03 November 2011
Learning (again) from the Nobel Prize in Economics
The Nobel Prize in Economic Sciences 2011 has been awarded jointly to Thomas J. Sargent and Christopher A. Sims "for their empirical research on cause and effect in the macroeconomy"
See how their discussion “on cause and effect” can be enlightening for other sciences:
“Let us discuss a couple of examples in economics and political science to discuss causality and directionality of the relationship between variables.
Consider an economic law, traditionally represented by the so-called Phillips curve, which postulates a trade-off between inflation and unemployment.
There are two ways to read the Phillips curve. The ‘classical’ or ‘monetarist’ point of view implied that a decrease in unemployment would produce higher inflation, leading thus to the invitation to regress change in inflation on unemployment. A Keynesian reading, however, implied the opposite. If the government increases the quantity of money (through monetary of fiscal policy), while inflation may rise, it will reduce unemployment. The mathematical consequence is that different parameters can be obtained in the relationship between the two variables depending on which direction is used. The slope of the Phillips curve will be different if unemployment is regressed on inflation rather than inflation on unemployment. The Phillips curve appears to be flatter under the Keynesian direction (for instance, a decrease of 5 percentage points in unemployment may produce an increase of 5 points in inflation, but, under the same circumstances, only an increase of 10 points in inflation may be able to produce a 5 point decrease in unemployment; see Thomas Sargent, The Conquest of American Inflation, Princeton University Press, 1999).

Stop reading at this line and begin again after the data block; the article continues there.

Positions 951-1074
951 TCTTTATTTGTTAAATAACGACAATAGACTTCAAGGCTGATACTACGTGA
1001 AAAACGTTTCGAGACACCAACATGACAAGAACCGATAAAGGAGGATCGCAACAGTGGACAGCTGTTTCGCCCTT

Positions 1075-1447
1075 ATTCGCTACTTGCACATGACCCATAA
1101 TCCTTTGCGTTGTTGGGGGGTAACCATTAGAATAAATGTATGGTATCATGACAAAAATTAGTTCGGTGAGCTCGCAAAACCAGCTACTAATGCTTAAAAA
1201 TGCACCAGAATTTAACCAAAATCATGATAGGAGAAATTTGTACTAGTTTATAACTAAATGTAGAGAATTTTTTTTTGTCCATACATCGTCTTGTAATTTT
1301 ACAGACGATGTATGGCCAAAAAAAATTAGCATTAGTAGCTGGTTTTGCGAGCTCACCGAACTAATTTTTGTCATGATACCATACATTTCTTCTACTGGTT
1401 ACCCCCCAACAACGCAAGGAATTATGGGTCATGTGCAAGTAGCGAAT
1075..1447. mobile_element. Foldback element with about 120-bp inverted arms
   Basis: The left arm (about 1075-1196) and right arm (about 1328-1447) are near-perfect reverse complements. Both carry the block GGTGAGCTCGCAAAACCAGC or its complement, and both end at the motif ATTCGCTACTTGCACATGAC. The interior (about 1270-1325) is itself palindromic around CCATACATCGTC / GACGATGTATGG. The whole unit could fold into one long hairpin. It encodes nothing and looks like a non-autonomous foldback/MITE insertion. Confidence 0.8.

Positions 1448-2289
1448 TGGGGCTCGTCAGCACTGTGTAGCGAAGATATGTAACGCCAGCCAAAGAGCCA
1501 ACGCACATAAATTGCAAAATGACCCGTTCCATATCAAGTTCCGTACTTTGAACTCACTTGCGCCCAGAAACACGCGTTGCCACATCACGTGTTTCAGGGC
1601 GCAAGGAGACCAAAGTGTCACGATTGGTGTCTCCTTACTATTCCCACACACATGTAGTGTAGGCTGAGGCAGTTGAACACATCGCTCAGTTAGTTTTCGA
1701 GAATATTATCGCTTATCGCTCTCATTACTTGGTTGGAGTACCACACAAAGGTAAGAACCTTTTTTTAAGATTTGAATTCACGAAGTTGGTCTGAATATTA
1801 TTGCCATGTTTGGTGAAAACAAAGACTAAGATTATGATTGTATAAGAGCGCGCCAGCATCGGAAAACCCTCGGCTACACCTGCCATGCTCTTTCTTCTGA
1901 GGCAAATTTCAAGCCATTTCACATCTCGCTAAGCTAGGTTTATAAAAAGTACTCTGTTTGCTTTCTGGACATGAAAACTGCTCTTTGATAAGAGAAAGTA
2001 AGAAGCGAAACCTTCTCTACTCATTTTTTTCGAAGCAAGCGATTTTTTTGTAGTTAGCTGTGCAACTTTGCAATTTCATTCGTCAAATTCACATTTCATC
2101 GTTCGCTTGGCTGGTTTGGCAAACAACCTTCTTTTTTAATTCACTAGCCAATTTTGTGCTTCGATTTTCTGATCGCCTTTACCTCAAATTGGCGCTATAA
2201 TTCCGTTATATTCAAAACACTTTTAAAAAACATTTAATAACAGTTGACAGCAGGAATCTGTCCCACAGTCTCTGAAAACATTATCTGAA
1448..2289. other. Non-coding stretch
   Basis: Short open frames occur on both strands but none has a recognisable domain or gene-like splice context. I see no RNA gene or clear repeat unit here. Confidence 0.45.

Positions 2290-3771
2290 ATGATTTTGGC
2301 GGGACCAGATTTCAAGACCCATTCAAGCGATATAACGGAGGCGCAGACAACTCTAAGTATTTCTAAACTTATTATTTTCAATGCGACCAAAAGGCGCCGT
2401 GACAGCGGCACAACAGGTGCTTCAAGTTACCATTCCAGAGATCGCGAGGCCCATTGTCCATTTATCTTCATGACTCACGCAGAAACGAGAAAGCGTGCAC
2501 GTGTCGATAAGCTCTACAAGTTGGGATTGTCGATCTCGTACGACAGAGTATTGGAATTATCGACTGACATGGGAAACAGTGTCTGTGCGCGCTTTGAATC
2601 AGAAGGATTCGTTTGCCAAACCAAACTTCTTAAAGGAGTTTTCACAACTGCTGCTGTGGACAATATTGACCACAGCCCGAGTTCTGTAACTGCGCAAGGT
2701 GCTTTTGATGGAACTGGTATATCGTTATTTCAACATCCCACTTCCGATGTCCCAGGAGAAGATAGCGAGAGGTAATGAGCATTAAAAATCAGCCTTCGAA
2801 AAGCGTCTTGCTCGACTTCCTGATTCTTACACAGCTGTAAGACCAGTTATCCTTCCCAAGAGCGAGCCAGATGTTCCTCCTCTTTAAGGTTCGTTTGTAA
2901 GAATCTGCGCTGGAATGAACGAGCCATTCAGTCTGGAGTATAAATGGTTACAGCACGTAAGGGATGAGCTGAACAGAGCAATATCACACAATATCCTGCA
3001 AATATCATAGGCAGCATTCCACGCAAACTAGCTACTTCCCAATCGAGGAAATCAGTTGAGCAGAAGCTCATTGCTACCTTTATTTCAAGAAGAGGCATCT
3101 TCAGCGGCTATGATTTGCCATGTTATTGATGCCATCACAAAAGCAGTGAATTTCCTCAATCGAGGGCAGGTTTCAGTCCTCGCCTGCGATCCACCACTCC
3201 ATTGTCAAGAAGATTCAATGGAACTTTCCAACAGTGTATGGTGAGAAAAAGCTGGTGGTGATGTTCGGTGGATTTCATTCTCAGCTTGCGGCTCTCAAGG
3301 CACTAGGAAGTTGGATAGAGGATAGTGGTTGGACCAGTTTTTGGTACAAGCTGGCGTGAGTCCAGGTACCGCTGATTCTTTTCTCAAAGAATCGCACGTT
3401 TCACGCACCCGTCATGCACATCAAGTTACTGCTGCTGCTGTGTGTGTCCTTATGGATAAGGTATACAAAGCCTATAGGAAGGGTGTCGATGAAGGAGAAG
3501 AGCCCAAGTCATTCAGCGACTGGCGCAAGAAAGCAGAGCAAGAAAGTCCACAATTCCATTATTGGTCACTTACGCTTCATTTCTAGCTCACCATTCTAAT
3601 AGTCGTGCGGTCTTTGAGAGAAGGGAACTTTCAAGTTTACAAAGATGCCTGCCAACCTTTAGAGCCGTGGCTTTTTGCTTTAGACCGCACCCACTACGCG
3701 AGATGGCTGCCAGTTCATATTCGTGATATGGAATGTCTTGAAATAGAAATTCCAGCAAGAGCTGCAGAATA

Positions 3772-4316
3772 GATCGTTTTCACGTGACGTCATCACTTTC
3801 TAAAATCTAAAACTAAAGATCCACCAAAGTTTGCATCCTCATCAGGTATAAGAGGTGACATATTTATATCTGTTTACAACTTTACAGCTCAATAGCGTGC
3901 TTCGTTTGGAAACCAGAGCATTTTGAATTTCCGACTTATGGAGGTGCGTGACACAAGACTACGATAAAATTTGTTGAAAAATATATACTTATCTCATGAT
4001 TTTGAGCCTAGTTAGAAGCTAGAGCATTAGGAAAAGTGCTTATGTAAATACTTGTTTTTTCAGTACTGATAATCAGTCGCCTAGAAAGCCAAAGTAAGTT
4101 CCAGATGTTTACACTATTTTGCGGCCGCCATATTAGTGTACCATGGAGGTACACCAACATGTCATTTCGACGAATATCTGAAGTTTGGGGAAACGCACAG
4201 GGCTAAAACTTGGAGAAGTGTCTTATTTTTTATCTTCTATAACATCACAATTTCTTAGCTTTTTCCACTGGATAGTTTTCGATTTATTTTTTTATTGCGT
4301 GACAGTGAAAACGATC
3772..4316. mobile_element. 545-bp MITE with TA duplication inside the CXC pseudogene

The long-lasting controversy in the past between ‘monetarists’ and ‘Keynesians’ suggests that lack of appropriate statistical techniques probably hindered both sound understanding and efficient policy-making in this important field.”
Josep Colomer, ‘What Other Sciences Look Like’, European Political Science, 2007: 134-142.
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